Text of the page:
Posted by: Josh Lehner | April 20, 2020

COVID-19: Staying Home and Driving Less

Our friends over at the Oregon Department of Transportation have been busy. They are crunching numbers and writing reports on how COVID-19 is impacting traffic patterns, driving behavior, associated tax revenues, and the like. What follows is a quick summary of their latest reports and links to follow along as they publish updates.

First, a new report, written by Becky Knudson, tracks traffic volumes at 38 points along the state’s highway corridors. This includes spots along I-5, I-84, I-205, I-405, US-97, US-197, US-20, US-26, US-30, US-395, OR-18, OR-22 and US-101. As you might expect, traffic is down considerably in recent weeks. Looking at all the data, Oregonians are driving 40% less than a year ago. What I found interesting after digging into the numbers is that these declines are basically uniform across the entire state. Driving is down significantly everywhere. You can find weekly COVID-19 traffic reports here.

These declines in driving behavior basically translate one for one into reduced sales for motor fuels and gas taxes, which brings us to report number two, the latest ODOT transportation revenue forecast, developed by Dan Porter and Sata Torosyan. As forecasters, our office feels for Dan and Sata who did much of the development and building of the forecast in late February and early March, or right as COVID-19 really began escalating here in the U.S. As such there was no real data on the impacts of the virus, and macroeconomic forecasters more generally had yet to come to grips with the situation either. That said, they were able to build in some preliminary impacts, including the 40% reduction in driving and forecasting a drop in new vehicle sales. To their credit they also committed to updating the outlook in a few months once the hard data starts to roll in, you can find that update here when it is available.

While they may have found themselves in no man’s land in terms of the timing of the forecast, they did a great job in the report walking you through the potential impacts of COVID-19 on the various ODOT revenue sources, from gas taxes to DMV transactions to weight-mile and so forth. I want to highlight the report’s summary of trucking activity, as it clearly lays out what we have gone through in recent weeks but also where we are headed:

Initially we expect an increase in activity as households build inventories, which increase freight traffic to grocery stores and distribution centers. Also, there is some substitution between restaurants and grocery stores and between box retail and online retail. However, the substitution effect is likely not perfect, and after this initial stock piling is exhausted, coupled with more and more people losing their jobs, consumer spending will decline and overall trucking activity will follow.

I think the stockpiling/pandemic shopping/inventory building portion is well understood. We all have done it ourselves. However it’s the last part that I’m not sure is fully incorporated into the conventional wisdom yet. The demand shock is still reverberating and economic activity is falling. Yes, some of the spending declines are mandated. High-income households in particular are experiencing forced savings today — they cannot spend as much as they would like. However, spending will continue to fall, or at least be weak due to the recession and job and income losses. Even grocery store sales today have come back down to earth as the stockpiling portion is over.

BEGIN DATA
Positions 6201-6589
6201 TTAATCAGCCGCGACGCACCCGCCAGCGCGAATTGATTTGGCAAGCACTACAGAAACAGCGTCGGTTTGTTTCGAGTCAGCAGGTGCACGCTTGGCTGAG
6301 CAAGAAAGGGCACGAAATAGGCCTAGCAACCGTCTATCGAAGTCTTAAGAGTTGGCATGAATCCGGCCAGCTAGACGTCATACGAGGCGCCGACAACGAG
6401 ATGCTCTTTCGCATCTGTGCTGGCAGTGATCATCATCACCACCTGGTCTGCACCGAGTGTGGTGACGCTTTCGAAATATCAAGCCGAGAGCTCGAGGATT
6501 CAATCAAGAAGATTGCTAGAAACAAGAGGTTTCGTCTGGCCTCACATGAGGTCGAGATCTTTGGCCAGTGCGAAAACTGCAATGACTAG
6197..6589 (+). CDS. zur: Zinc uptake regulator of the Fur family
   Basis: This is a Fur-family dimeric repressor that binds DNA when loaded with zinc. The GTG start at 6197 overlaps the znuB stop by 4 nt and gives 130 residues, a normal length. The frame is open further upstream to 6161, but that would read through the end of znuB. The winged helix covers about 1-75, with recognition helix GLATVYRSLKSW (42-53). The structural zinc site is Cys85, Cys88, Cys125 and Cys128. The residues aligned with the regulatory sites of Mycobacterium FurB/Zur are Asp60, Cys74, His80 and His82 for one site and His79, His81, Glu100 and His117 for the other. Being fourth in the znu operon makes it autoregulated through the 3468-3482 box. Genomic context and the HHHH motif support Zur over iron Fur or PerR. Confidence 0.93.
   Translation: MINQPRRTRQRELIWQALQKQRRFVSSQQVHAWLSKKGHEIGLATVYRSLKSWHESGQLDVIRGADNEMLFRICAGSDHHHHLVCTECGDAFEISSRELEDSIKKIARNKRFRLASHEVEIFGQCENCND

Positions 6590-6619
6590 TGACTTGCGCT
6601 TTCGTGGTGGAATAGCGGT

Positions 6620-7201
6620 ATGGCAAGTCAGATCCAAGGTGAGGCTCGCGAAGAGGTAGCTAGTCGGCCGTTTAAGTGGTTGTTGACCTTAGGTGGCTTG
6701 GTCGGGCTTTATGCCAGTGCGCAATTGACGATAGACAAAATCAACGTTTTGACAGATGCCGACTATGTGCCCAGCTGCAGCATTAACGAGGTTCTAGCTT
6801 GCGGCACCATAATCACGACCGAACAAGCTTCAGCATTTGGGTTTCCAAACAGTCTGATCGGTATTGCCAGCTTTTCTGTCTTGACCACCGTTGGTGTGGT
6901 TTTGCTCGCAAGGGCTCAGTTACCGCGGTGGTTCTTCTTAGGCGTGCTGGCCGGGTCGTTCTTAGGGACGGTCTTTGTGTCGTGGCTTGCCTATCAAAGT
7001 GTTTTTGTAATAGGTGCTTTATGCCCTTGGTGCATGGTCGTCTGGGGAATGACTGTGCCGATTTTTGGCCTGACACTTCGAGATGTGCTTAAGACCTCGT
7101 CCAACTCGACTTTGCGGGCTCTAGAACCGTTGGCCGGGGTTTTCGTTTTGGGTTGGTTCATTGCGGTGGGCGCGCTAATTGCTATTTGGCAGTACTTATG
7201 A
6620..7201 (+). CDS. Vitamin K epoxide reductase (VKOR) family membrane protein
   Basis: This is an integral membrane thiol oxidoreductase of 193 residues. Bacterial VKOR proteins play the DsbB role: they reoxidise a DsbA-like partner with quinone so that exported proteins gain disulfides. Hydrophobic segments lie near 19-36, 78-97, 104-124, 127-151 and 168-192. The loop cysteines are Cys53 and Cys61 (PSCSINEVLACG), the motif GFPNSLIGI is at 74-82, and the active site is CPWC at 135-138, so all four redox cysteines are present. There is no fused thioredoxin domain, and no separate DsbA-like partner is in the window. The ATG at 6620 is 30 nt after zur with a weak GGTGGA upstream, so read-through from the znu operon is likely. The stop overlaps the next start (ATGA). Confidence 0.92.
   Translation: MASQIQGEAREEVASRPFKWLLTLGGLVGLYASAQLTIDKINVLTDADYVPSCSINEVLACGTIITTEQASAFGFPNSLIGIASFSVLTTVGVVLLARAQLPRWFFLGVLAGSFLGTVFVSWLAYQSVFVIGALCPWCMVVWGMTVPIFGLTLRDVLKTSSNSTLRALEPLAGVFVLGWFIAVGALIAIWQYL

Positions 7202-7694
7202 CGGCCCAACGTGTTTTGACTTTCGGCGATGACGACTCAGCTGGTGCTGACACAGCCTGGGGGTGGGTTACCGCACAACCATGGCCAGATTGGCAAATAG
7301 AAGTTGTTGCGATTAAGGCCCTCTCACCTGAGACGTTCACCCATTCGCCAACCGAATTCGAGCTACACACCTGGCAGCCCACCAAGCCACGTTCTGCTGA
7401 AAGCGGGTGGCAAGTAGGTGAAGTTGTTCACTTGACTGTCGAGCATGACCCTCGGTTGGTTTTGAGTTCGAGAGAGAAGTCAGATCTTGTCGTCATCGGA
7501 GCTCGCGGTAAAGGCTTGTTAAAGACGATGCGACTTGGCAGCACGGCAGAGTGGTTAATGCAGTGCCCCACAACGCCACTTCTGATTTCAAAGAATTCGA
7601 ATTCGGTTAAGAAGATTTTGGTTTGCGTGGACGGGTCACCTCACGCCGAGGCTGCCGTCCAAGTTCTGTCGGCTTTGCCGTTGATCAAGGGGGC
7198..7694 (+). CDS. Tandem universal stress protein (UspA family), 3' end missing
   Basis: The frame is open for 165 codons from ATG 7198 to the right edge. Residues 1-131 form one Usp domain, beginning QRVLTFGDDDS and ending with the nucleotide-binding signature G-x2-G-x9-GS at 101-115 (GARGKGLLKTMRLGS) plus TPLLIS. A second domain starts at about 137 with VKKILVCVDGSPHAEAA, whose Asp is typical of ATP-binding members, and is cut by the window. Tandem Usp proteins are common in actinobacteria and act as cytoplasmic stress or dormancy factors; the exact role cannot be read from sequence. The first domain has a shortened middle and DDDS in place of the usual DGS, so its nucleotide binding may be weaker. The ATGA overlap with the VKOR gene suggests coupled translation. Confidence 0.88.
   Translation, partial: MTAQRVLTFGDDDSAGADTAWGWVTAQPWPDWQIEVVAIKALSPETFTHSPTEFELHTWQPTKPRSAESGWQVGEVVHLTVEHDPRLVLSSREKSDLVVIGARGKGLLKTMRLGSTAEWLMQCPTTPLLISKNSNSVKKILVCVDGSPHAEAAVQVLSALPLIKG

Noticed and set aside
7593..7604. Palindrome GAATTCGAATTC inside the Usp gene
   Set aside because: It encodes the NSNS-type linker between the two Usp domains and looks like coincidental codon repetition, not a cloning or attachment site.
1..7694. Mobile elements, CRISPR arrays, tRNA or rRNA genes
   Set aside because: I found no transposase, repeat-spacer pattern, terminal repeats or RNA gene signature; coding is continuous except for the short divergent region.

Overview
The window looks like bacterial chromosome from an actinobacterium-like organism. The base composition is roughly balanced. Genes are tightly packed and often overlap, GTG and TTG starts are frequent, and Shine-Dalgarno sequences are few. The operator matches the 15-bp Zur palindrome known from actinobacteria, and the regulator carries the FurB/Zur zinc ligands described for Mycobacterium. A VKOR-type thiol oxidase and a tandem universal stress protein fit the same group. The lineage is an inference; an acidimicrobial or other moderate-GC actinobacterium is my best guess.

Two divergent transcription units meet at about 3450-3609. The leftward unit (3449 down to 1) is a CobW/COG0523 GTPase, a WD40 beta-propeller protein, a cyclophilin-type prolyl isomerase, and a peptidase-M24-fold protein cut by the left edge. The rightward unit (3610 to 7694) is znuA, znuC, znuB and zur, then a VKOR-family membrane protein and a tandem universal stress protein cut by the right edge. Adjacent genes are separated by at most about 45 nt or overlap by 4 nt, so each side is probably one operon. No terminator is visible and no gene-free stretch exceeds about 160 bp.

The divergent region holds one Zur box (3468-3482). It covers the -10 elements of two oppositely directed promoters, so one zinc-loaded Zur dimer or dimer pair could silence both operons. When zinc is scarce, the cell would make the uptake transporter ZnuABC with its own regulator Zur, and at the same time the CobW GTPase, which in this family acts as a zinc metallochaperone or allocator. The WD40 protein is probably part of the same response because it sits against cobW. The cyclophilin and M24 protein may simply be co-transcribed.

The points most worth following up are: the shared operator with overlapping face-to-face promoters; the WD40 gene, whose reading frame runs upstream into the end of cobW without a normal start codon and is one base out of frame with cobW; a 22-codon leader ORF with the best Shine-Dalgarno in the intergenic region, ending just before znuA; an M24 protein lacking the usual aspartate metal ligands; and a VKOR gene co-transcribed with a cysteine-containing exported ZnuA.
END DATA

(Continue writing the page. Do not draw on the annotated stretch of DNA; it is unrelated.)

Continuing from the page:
Additionally, the forecast mentions that low oil prices will support a faster rebound in motor fuel sales, everything else being equal, when social distancing restrictions begin to lift. This is particularly timely today given the current low prices and oil futures that are even trading at negative prices!

Finally, along with reduced traffic volumes, we do see things like increased driving speeds, less congestion, fewer car crashes and the like. The table below shows that driving speeds in the Portland region are at or near posted speed limits today, even during rush hour. The following graph shows the steep drop in car crashes this year (dark blue) compared with last year (light blue).

As an aside: our advisors mentioned that these are the outcomes you would expect when demand is restricted, although today demand is forced lower via a pandemic and social distancing, whereas normally this discussion surrounds tolls and getting the prices and incentives properly aligned, but I digress.

Note that the last chart on crashes comes from a different set of new, weekly reports from ODOT that includes lots of detailed information on volumes, crashes, travel times and the like across different segments of the Portland region’s highway system (I-5 northbound, OR-217, etc). For example travel times are down 50-60% at the Wilsonville reader board.

All told, these new reports from ODOT confirm what we would expect. Social distancing measures are designed to suppress the spread of the virus. They only work insofar as Oregonians follow both the spirit and letter of the policies. Thanks to the good work ODOT is doing reporting their data, it does look like Oregonians are holding up their end of the bargain to date.


  1. […] Source: COVID-19: Staying Home and Driving Less | Oregon Office of Economic Analysis […]

  2. […] a significant drop in vehicle miles traveled. In the month following initial Covid-19 shutdowns, ODOT data showed a 40% reduction in freeway traffic in Region 1 (Portland metro). Given the drop in VMT our traffic fatality rate is […]

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